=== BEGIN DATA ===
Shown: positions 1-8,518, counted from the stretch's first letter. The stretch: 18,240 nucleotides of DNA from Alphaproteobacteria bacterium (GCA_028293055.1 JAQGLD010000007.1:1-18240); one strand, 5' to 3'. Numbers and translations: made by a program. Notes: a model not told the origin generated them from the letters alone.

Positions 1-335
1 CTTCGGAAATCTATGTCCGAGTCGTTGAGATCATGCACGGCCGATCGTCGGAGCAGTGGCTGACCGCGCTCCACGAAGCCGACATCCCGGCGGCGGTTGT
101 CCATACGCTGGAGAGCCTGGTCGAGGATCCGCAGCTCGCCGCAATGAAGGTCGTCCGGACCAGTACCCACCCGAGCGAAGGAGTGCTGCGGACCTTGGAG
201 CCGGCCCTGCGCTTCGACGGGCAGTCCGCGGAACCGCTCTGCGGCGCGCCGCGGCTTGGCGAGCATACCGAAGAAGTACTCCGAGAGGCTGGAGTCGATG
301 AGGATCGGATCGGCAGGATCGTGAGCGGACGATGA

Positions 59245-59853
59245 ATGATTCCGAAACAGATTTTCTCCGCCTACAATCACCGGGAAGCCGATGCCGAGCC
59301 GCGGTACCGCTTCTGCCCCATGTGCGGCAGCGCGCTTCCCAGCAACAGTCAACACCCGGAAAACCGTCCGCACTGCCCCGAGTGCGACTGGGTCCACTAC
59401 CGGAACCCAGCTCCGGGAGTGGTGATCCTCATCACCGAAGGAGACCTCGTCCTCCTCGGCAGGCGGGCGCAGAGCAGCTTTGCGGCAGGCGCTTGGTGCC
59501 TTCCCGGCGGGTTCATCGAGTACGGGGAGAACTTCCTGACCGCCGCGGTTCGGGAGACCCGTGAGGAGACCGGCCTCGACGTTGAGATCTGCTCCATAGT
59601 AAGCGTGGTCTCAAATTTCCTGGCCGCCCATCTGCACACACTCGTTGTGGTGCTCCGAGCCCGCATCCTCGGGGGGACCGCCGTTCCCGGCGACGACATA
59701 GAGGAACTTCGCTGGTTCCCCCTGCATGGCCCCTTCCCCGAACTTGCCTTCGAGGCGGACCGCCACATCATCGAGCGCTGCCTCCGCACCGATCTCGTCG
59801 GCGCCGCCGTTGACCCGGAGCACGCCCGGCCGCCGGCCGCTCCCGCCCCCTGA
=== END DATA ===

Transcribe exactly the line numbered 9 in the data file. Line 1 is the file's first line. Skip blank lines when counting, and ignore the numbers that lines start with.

59301 GCGGTACCGCTTCTGCCCCATGTGCGGCAGCGCGCTTCCCAGCAACAGTCAACACCCGGAAAACCGTCCGCACTGCCCCGAGTGCGACTGGGTCCACTAC